In this article by Heather R. Huhman, she explains that the root to a better understanding of your workforce is understanding the data that they generate. This data is more than the reports that they generate or the accounting of salary and employee costs, but also the human data of people interacting with their company environment. To support this she reports:
“We found that we could give the same advice to a manager over and over again, but they didn’t always listen,” she said. “However, once we started sharing metrics and backing our statements up with data, our managers became incredibly invested in the results. “People analytics” involves the use of data to make decisions about company practices and processes. “With the help of people analytics,” Josebachvili (interviewed) continued, during our conversation, “our managers now feel truly responsible and empowered to own the engagement of their teams.”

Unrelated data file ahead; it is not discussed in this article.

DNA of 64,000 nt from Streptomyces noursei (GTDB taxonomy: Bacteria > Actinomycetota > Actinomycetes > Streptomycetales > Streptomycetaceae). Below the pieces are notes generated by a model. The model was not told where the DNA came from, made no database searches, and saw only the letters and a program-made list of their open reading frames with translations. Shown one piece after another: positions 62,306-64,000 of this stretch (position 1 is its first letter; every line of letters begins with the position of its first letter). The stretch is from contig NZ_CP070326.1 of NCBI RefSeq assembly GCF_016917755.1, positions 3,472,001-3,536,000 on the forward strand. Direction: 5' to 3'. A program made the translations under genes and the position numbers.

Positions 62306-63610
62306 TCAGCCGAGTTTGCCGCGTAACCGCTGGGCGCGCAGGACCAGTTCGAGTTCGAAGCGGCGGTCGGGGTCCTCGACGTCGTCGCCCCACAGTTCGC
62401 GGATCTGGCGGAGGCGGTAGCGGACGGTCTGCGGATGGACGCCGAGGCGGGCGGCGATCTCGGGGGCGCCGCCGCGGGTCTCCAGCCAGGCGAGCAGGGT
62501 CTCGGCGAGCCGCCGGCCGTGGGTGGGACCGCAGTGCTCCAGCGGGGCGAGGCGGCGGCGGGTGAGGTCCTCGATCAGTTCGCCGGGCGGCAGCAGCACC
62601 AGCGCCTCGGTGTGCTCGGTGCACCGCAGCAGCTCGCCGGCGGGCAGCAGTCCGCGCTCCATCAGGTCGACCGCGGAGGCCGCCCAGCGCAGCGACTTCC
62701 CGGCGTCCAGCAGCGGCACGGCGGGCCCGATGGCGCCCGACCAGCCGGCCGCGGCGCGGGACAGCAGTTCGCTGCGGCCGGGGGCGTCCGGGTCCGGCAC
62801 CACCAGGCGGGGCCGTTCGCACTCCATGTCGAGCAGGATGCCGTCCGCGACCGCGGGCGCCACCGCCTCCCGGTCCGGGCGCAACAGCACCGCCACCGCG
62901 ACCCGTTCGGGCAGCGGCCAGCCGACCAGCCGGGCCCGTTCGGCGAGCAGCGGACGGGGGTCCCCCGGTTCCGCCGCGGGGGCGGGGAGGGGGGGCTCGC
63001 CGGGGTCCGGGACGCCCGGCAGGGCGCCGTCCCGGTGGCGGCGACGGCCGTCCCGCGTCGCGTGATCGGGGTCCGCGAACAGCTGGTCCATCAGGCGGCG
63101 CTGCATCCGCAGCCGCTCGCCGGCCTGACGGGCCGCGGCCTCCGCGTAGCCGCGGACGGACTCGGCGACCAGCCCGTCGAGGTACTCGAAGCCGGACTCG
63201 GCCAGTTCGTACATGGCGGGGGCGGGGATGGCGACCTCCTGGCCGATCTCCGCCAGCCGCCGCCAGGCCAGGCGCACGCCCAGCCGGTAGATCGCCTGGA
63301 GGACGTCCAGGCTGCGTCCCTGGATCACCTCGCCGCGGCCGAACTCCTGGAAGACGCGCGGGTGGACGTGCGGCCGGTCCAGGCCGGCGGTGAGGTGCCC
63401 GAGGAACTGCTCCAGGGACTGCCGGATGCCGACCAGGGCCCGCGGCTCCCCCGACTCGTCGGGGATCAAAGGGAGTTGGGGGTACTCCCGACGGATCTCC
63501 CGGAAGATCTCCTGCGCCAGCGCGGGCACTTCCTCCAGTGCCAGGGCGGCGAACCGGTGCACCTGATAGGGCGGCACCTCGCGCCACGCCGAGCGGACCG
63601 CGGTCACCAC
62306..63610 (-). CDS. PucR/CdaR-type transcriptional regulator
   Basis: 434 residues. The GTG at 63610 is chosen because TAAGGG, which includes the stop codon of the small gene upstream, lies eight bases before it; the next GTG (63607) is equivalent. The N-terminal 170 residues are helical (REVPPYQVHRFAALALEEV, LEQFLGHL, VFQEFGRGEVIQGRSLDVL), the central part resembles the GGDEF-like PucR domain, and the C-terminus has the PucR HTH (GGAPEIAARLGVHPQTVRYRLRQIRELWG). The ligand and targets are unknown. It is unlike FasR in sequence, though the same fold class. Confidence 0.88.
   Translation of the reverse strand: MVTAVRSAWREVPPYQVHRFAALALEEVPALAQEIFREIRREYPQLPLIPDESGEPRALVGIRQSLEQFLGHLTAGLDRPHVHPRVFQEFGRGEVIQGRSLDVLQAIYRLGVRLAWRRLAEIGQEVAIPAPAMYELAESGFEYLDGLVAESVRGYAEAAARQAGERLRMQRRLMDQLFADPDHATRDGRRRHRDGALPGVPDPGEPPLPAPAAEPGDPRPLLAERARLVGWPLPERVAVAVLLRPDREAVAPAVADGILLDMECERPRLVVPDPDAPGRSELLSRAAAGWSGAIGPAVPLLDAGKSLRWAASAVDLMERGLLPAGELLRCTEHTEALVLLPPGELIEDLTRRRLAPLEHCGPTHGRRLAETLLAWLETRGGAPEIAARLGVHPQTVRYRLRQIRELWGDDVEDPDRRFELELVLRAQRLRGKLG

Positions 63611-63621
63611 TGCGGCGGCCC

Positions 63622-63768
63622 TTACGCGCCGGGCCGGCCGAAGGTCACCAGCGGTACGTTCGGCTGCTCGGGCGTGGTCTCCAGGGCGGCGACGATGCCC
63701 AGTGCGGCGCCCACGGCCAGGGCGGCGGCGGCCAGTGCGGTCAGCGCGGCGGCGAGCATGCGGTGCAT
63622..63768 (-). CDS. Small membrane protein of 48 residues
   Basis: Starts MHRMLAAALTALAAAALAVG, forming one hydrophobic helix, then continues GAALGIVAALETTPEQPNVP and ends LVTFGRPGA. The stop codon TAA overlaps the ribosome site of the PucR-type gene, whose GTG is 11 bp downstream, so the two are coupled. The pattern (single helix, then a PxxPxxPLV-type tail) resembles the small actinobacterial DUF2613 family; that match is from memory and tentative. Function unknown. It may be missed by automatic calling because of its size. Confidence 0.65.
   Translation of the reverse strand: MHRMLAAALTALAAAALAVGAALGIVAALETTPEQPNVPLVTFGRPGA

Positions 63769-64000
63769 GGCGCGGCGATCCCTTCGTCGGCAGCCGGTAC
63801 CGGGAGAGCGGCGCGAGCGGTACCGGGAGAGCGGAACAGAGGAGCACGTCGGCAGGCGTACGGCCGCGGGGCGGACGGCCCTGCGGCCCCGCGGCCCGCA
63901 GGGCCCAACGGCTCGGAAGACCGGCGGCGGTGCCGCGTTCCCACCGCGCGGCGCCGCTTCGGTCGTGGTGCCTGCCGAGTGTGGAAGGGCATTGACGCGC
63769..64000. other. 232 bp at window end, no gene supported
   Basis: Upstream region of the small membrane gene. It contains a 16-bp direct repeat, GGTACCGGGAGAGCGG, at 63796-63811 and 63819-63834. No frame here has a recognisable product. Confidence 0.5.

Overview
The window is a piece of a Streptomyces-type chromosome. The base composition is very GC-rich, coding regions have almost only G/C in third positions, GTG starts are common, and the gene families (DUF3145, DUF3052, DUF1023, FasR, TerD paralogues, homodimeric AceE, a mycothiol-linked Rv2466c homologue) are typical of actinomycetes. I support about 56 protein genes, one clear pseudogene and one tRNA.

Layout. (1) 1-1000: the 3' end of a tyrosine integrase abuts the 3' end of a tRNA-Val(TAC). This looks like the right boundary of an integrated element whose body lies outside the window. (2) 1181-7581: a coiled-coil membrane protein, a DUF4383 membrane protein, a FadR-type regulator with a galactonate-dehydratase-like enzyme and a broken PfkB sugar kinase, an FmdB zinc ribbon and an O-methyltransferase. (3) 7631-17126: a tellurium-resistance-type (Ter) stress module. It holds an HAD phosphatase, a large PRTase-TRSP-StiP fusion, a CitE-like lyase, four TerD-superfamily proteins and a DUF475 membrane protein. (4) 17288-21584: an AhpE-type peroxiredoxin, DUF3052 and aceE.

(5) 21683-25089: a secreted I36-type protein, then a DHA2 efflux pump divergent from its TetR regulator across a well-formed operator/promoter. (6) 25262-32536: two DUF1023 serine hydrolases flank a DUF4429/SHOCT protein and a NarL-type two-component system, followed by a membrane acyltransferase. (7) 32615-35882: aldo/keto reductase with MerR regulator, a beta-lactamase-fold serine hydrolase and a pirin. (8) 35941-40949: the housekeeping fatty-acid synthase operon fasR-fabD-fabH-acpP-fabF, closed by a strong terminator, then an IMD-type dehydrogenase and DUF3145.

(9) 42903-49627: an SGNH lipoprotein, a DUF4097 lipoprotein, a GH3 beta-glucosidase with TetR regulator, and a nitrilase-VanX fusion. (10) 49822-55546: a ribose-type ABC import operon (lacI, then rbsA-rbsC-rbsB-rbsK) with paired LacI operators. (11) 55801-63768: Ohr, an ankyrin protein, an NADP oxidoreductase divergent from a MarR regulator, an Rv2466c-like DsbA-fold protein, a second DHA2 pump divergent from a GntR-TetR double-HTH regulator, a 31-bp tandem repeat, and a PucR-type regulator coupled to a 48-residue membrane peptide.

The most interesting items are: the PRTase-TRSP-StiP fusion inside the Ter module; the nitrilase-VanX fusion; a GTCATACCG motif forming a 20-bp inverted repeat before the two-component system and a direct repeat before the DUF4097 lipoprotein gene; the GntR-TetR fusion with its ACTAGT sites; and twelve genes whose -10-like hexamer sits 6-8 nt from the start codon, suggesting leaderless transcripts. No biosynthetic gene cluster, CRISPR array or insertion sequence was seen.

However, many business leaders remain hesitant to start a widespread use of data tools. Especially for a startup, such tools might seem unnecessary or too expensive.
That’s a shame because, in actuality, using data to inform talent-management decisions helps companies dodge costly mistakes. Here are five wasteful situations that using people analytics could help companies avoid: A poor candidate experience, Mismatched employees, Incorrect assumptions about employees, Missed trends, Costly employee expenses